A shady spot in your outdoor space provides a welcoming retreat, whether under a canopy of trees or a pergola adorned with climbers.
Even just a bench sheltered from the sun by colourful blooms, can provide a comfortable and pretty shaded stop.
Here, Mark Sage, head of horticulture at Wyevale Garden Centres, offers some top tips for planting in the shade…

Change your expectations
Shade can come from buildings, trees, fences and dominant evergreen plants. Change your expectations of shady planting and think about foliage, form, texture, muted colours and bold drifts.
Many plants do well in shade, as the soil in shady areas can retain moisture and provide ideal growing conditions. One of the joys of planting in the shade is luscious foliage. Rich foliage can be enhanced by adding splashes of colour, with shade-tolerant Busy Lizzies, stocks, violas and nicotiana.

Manage dry shade
Dry shade can be a challenge, but it’s not an impossible growing condition for plants. The main problem is the lack of light and moisture.
Dry shade can often be found near trees, as their roots take moisture from the soil, as well as at the foot of walls or directly under roofs.
Good plants for under trees include Camellia japonica ‘Adolphe Audusson’, Viburnum davidii, Fuchsia magellanica var. molinae, Fritillaria meleagris and Iris foetidissima.
For plants to thrive in dry shade, add as much organic material to the area as possible, such as homemade leaf mould, compost or soil conditioner. This will help retain moisture and improve the soil condition. Organic material will also improve the soil structure and increase the amount of good bacteria and organisms in it. These break down plant material and help to build up the amount of nutrients naturally available in the soil.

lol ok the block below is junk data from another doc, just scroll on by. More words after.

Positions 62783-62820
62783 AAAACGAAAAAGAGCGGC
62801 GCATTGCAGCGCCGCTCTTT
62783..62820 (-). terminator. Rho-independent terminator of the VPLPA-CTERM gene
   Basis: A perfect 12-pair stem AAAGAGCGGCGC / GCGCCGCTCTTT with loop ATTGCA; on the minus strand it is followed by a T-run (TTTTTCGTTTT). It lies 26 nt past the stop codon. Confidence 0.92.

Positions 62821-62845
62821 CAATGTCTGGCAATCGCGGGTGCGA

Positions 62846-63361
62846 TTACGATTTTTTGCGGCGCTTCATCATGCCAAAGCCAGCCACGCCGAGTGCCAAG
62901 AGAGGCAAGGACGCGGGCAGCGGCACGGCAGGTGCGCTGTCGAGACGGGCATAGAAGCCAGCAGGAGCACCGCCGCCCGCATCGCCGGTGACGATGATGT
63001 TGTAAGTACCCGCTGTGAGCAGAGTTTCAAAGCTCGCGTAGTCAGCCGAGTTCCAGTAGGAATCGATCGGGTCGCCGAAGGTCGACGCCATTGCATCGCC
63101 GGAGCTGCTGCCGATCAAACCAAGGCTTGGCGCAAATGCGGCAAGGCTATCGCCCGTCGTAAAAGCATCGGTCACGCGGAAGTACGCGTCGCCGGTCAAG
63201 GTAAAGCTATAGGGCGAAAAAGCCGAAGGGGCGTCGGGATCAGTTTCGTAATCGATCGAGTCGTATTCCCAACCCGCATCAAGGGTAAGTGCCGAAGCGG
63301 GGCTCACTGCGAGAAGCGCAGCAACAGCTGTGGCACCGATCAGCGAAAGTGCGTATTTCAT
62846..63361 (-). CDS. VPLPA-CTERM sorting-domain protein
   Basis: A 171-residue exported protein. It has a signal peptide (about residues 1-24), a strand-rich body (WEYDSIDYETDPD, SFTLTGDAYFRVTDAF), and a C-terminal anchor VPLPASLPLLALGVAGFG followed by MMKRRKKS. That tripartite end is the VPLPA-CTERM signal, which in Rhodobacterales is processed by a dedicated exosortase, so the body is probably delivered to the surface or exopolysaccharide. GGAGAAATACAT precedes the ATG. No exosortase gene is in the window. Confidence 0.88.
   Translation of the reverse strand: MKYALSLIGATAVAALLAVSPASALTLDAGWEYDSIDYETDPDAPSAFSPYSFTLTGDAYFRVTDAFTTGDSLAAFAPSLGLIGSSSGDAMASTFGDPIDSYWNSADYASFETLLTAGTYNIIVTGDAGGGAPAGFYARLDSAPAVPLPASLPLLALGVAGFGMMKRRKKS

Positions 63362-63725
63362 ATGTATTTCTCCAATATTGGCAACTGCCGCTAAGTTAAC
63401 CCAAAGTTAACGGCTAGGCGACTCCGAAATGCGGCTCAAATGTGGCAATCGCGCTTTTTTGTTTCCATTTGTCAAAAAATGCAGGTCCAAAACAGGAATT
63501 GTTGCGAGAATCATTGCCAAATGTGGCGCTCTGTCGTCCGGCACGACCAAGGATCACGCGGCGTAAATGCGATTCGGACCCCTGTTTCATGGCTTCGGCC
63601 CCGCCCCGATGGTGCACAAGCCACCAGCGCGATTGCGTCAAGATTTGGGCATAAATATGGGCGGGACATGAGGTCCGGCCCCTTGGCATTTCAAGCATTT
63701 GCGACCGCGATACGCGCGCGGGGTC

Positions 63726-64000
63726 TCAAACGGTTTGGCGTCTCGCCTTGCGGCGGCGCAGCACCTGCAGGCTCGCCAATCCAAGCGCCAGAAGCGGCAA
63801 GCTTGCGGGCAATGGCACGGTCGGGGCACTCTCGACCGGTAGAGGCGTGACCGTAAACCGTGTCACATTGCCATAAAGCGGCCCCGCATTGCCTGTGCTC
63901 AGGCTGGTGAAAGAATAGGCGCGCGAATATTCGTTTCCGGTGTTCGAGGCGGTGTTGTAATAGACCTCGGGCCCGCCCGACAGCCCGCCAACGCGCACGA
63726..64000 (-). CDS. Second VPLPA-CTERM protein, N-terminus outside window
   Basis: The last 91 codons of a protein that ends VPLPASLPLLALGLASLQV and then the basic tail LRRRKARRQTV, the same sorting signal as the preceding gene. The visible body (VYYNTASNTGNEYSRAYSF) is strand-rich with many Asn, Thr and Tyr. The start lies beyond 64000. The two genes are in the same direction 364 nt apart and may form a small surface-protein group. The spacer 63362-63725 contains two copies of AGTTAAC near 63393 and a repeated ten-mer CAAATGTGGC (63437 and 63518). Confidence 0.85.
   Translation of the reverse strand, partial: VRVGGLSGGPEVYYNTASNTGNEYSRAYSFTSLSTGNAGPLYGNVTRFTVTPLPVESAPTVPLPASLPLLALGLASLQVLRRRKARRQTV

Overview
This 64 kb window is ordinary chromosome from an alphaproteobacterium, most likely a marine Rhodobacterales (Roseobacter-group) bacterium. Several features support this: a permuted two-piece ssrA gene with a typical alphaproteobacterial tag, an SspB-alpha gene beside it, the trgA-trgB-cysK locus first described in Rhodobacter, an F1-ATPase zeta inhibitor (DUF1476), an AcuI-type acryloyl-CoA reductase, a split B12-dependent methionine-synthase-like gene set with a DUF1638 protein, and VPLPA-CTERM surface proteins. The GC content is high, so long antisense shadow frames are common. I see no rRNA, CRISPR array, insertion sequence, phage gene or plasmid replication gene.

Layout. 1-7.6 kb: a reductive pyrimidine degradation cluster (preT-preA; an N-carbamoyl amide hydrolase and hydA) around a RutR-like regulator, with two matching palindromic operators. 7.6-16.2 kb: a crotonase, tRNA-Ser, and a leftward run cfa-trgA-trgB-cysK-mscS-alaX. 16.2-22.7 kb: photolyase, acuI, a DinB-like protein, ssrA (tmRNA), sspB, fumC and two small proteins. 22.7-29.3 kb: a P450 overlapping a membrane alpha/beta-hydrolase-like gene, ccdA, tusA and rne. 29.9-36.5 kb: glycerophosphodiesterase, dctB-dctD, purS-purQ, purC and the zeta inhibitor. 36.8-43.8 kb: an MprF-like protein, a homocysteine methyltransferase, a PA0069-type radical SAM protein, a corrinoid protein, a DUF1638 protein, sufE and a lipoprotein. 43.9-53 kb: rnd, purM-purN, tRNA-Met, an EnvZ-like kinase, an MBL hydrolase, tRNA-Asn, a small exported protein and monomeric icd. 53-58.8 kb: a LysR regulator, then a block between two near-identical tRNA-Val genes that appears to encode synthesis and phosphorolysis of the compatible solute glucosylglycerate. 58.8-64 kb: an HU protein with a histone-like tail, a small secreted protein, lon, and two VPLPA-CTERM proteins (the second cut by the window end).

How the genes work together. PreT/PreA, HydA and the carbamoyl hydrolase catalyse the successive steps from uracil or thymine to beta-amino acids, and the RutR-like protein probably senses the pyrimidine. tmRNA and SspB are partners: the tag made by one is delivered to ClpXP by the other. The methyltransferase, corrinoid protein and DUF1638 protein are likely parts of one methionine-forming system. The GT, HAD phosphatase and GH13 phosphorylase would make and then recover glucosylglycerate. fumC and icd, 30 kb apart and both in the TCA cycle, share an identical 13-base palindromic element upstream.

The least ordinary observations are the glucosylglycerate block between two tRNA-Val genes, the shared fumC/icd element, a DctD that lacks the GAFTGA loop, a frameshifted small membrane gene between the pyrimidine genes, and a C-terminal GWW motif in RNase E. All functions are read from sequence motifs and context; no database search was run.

You’ll need to use a fork to work the organic material into the ground, and water the area afterwards. Some plants that require a continually moist soil won’t do well in dry shade, so it’s important – as with any problem area in the garden – that you do your research on the plant before planting.
Good plants for dry shade include Lamium maculatum ‘White Nancy’, Dryopteris affinis ‘Angustata Crispa’, Viburnum tinus, Sarcococca confusa, Asplenium scolopendrium ‘Angustatum’.

Use the right fertilisers
Using a fertiliser will help add nutrients directly to the soil in a form that plant roots can absorb quickly. Don’t use high nitrogen fertilisers, as you want to promote shade-tolerant plant growth and these fertilisers rely on sunlight. Instead, use sulphate of potash, which has a very high potassium content, or wood ash from a bonfire.

Find out the pH
Use a soil testing kit to check the acidity or alkalinity of your soil because, in particularly acid or alkaline soils, plants may not be able to use all the available nutrients and minerals while in others, the nutrients may have been removed. It will also help you choose the right plants for the soil. Plants which are unfussy about the soil include fatsias, astilbes, astrantia and many ferns. Acid-loving plants can do well in shade include rhododendrons, azaleas and hydrangea

Allow roots some space
When you’re planting in the shade, you need to ensure the roots of the new plants go down into cool, moist soil. Fork the base of each planting hole. Even if your plants are tolerant to dry shade, you still need to water them. Give them a good soak before and after you’ve planted them and keep watering them for the first year until they’re established.
When you’ve planted, mulch the area with a layer of homemade leaf mould or rotted garden compost to retain moisture, prevent weeds, and protect the roots when it’s cold.

Use climbers to create shade
If you have a structure such as arch or pergola, grow climbers over it in the sun, which will provide you with shade underneath. Climbers which grow over a freestanding structure in the sun often do better than when planted against a wall or fence because there is no restriction of light.
A combination of climbers which flower at different times will provide colour to your garden for longer and create an attractive mix. For big structures, you could train roses, wisteria, laburnum and late-flowering clematis.